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The rise of TikTok manifestation tutorials. Can you really will your dreams into existence?

More than a decade after the best-selling success of The Secret, a new wave of manifestation hacks is taking over TikTok. But is the universe really listening? Andrew Lloyd reports

Tuesday 15 February 2022 13:24 GMT
(Getty Images/iStockphoto)

In 2006, author Rhonda Byrne shared her self-help secret with the world, suggesting anyone could change their life in dramatic ways by sending “positive frequencies” into the universe and willing things into existence. Though scant on scientific evidence, Byrne’s claims were endorsed by influential figures like Oprah, and her book The Secret sold over 30 million copies.

Now, 16 years on, the so-called law of attraction is having an online revival - the hashtag #manifestation currently has over nine billion views on TikTok, with creators posting special techniques that promise to turn your deepest internal wishes into a physical reality.

Whether you want to become a millionaire, visit your soulmate in their dreams or manifest a text from your crush, there’s a TikTok ritual for that. Though the exact directions vary from guru to guru, one consistent factor is the use of personal affirmations, a set of sentences you must apparently repeat so the universe knows exactly what you want.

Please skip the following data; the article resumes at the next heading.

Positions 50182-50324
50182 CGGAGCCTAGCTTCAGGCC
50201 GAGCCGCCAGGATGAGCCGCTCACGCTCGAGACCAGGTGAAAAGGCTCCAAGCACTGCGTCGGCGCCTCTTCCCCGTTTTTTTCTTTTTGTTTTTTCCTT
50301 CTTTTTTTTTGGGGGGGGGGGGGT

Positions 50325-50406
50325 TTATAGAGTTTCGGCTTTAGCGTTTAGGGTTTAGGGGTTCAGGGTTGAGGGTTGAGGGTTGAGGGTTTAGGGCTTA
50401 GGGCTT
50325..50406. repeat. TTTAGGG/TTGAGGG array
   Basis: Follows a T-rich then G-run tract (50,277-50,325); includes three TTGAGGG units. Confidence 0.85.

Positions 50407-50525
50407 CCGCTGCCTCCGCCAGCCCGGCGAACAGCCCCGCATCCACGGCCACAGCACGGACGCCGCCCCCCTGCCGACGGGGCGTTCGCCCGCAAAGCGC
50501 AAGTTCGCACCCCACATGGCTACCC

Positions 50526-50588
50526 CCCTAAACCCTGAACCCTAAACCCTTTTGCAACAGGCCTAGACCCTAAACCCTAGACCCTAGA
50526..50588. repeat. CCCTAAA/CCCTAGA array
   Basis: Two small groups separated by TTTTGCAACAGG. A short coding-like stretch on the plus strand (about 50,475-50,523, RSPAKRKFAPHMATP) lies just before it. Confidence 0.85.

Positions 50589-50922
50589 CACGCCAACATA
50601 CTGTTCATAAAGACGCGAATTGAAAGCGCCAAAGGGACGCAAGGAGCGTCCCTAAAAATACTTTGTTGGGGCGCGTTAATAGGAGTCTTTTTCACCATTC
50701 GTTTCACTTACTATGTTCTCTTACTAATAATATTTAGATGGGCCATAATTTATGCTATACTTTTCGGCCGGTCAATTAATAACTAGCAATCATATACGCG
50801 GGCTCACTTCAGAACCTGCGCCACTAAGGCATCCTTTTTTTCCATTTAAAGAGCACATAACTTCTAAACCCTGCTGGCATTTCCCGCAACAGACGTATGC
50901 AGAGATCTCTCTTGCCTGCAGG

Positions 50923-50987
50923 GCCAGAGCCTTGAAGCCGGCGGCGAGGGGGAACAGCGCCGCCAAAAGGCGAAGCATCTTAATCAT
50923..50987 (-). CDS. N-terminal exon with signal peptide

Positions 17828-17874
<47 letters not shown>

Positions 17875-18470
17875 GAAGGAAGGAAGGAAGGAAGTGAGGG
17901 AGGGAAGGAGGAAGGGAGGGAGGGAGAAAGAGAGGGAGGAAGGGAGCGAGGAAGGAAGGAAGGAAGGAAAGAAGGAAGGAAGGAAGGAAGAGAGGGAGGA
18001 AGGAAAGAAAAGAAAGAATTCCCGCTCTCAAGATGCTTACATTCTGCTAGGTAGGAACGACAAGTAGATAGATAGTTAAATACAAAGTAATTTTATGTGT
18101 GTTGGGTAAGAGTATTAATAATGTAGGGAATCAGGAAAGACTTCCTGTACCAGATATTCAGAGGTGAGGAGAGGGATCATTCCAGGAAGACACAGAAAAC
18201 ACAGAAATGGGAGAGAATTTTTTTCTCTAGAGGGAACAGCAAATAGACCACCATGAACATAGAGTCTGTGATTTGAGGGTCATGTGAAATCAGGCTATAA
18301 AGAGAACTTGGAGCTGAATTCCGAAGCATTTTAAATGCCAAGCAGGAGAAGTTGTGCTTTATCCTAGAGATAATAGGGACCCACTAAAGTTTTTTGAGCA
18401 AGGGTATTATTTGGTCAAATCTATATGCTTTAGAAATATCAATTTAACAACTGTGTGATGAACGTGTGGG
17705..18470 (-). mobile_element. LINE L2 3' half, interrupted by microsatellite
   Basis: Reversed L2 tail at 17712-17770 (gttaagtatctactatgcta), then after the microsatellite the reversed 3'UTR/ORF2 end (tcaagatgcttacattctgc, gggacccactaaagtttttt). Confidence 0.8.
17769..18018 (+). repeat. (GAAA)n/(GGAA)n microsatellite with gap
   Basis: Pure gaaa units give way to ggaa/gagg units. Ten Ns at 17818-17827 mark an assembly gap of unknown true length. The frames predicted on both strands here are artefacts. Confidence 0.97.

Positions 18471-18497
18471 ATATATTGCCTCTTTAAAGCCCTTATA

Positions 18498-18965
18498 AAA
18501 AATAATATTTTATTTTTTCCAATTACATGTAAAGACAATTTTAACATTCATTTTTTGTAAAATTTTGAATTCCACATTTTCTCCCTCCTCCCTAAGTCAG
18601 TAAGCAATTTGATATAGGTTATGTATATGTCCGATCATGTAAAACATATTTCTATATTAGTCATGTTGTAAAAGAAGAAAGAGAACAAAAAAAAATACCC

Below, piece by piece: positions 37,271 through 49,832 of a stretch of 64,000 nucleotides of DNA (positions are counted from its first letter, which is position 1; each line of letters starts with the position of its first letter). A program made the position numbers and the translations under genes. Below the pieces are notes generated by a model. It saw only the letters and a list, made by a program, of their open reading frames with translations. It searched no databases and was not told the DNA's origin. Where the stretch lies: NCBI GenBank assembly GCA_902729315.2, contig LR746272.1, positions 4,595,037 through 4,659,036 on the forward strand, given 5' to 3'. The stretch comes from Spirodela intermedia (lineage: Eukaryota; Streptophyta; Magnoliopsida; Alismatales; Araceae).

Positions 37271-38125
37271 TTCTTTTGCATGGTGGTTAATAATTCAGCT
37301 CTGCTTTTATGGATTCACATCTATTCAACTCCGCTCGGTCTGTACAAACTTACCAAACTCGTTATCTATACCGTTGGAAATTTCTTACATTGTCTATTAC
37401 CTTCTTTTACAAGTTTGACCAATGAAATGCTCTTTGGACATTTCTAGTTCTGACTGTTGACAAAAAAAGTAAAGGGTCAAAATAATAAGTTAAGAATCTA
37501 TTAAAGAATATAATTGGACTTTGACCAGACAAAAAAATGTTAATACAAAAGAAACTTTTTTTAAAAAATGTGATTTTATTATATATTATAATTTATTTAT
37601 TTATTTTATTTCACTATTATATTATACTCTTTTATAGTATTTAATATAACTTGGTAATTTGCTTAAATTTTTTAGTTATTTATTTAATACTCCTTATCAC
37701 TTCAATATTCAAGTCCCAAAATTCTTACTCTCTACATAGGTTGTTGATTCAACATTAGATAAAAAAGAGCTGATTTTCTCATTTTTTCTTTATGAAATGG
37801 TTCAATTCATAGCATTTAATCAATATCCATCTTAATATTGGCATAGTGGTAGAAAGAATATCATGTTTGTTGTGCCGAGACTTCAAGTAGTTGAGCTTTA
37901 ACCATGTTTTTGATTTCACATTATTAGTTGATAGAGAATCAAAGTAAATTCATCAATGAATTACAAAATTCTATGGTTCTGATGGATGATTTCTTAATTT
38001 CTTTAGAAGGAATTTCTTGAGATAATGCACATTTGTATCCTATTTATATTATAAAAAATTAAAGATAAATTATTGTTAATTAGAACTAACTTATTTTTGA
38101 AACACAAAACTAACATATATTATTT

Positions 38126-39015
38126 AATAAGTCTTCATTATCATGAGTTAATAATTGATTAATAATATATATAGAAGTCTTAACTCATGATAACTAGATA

Jay first began experimenting with manifestation techniques aged 20 in 2006, after reading The Secret. She spent weeks trying to manifest a yellow rose with pink on it and had all but given up until an identical flower washed up on the beach in front of her. “I was like, are you kidding me? Where did this rose come from?” she says, “I just found the cheat code to the universe!”

Since then Jay says she has manifested everything from free cups of coffee to a job as a fashion week photographer. “I’ve worked in medicine, fashion, technology, a ton of different things and there’s just been a very distinct pattern of my ability to manifest through each one of them.”

Originally a medical student, Jay dropped out “much to [her] parent’s chagrin” to pursue a master’s degree in Ayurvedic Science and Integrative Medicine and now teaches manifestation techniques to private clients. “There’s been a big shift with people wanting to become more spiritual,” Jay says, noting the explosion of popularity among young people in particular. “I think it’s because people want something different from their life right now.”

I think it’s because people want something different from their life right now

According to spiritual manifestation coach Latha Jay (@latha_jay, 300k followers) there are three main things people are looking for help with manifesting: wealth, a dream house, and a dream spouse. Some gurus specialise in one of these areas, like 37-year-old Candace Charee (@effortlessmanifesting, 139k followers) who says she manifested her own husband.

During a relationship break with her on-and-off boyfriend she began imagining he was with her everywhere she went, pretending to hold his hand, setting an extra plate for him at the dinner table when she ate alone. “In my mind I saw I was blissfully married and I did not deviate from that,” she says. “I did all sorts of crazy things in my head. Those crazy things worked!”